Diet Myths, Debunked: Exercising in the Heat Burns More Calories
The sweltering weather is here. Does this mean that you should be exercising at high noon in order to burn more calories? Let’s examine this myth and see what it’s all about.
Many hard-core dieters are looking for a quick fix to lose weight. One question that has spawned is the temperature — does working out in hot weather help burn more calories as opposed to working out in an air conditioned room? I’ve seen people tie bags to their legs to help them sweat more (or wear rubber suits) or exercise during the hottest time of the day because they believe it’ll help melt more fat.
Many folks find they weigh less after exercising in the heat. But chalk that up to dehydration (and loss of water weight). As soon as you gulp down the necessary fluids and rehydrate, the scale will readjust.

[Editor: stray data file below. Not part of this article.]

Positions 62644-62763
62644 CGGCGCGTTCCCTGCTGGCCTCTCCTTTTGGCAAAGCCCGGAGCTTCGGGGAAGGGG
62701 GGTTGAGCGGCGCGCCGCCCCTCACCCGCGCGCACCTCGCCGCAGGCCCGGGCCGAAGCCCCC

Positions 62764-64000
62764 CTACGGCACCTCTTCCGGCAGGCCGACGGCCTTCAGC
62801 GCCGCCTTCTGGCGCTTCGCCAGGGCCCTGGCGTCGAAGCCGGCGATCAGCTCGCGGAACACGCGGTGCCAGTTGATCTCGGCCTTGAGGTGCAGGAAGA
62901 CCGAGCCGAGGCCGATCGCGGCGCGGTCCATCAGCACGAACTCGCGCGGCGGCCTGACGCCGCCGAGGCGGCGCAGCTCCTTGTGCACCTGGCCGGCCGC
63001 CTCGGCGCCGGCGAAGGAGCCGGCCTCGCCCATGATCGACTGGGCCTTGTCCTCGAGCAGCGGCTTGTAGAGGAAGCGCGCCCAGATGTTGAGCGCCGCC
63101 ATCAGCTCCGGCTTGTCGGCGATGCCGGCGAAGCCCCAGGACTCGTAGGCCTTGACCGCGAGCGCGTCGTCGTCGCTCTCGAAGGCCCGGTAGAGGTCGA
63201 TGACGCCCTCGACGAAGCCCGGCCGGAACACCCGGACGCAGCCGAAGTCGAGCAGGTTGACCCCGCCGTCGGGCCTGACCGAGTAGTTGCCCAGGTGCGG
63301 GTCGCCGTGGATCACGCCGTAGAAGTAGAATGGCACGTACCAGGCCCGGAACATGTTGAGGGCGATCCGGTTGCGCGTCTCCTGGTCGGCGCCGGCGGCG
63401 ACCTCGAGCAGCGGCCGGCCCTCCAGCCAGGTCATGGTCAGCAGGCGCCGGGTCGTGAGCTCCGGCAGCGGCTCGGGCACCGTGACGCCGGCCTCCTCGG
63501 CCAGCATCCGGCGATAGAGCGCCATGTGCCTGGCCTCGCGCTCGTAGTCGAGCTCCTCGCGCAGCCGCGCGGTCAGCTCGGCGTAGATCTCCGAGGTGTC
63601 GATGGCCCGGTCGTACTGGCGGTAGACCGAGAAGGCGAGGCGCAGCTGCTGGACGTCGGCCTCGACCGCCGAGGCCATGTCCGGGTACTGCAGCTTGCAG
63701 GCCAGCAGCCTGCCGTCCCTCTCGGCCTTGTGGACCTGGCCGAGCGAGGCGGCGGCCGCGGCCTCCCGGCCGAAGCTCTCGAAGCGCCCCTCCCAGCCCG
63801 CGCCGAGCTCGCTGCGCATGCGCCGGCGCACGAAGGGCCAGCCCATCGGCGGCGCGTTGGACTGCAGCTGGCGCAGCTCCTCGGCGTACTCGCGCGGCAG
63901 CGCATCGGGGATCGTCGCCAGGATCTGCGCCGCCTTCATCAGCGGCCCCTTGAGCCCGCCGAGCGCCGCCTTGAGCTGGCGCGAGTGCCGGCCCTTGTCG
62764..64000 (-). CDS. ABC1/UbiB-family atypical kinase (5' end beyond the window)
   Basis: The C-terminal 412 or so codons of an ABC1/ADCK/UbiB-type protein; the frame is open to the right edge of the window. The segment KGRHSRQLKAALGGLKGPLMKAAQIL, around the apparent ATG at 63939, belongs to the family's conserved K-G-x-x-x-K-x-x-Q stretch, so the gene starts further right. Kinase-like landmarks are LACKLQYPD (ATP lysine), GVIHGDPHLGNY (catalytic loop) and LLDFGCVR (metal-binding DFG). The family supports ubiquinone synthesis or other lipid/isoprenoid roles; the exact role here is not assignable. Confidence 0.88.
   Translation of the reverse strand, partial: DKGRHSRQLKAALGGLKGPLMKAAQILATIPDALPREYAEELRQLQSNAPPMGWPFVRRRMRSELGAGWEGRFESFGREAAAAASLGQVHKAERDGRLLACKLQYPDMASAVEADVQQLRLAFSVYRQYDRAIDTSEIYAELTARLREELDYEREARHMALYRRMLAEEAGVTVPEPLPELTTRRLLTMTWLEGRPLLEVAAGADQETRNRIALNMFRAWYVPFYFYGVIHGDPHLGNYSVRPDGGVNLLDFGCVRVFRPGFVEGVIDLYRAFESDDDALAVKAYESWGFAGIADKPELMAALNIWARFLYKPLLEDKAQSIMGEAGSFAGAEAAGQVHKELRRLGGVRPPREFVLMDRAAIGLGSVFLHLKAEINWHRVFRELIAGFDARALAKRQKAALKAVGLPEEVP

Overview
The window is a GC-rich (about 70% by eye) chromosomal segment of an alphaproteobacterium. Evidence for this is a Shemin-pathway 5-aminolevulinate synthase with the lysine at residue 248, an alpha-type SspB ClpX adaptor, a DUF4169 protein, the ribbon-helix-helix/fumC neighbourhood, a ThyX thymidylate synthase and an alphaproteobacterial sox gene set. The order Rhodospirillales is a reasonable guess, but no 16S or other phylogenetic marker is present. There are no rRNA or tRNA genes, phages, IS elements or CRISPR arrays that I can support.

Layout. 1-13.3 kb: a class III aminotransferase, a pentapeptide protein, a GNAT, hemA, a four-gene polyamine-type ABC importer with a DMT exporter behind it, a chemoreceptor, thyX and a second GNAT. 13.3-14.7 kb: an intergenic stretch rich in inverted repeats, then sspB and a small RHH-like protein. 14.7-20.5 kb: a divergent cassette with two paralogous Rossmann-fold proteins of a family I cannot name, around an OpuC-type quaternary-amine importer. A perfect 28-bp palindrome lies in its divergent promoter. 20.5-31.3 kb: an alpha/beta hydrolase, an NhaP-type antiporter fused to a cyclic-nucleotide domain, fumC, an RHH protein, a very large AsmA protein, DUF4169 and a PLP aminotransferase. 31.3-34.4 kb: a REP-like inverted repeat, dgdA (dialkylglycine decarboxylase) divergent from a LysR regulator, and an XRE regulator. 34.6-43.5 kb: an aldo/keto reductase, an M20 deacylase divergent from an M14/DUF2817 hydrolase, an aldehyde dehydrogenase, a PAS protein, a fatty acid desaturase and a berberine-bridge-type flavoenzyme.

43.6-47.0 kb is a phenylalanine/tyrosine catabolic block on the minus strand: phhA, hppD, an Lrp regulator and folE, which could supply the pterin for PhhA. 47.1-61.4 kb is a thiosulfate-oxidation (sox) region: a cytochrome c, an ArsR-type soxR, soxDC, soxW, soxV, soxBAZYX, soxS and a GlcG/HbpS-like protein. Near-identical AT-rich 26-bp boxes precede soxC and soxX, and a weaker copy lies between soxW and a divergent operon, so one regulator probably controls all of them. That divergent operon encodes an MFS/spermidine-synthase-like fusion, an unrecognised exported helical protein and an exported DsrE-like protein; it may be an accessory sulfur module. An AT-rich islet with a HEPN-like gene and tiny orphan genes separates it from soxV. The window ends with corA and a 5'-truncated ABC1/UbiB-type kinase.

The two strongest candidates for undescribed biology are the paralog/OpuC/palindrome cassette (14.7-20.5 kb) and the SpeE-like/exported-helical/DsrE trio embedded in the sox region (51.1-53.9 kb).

It’s also important to note that exercising in the heat is potentially dangerous and can lead to heat-related illness. It doesn’t take long for dehydration to kick in. Signs include loss of energy, dizziness, cramps, headaches and unusual fatigue. Symptoms can become more extreme if precautions aren’t taken.
Here are some important tips to remember when exercising in the heat.
- Start hydrated: It’s important to be hydrated before beginning to exercise.
- Drink up: Fluid needs are higher because you’re sweating more. As such, it’s important to keep your water bottle close by.
- Try a sports drink: Sports drinks like Gatorade have carbohydrates that help fuel muscles and replenish electrolytes that are lost through sweat.
- Exercise early or late in the day: Exercise when the weather is coolest – typically in the morning or evening.
- Dress appropriately: Forgo the rubber suits and keep cool by wearing light and loose fighting clothing.
The Bottom Line: Exercising in the heat doesn’t help you more lose weight and can be very dangerous. Exercise smart by staying hydrated and keeping as cool as possible.
Toby Amidor, MS, RD, CDN, is a registered dietitian and consultant who specializes in food safety and culinary nutrition. See Toby's full bio »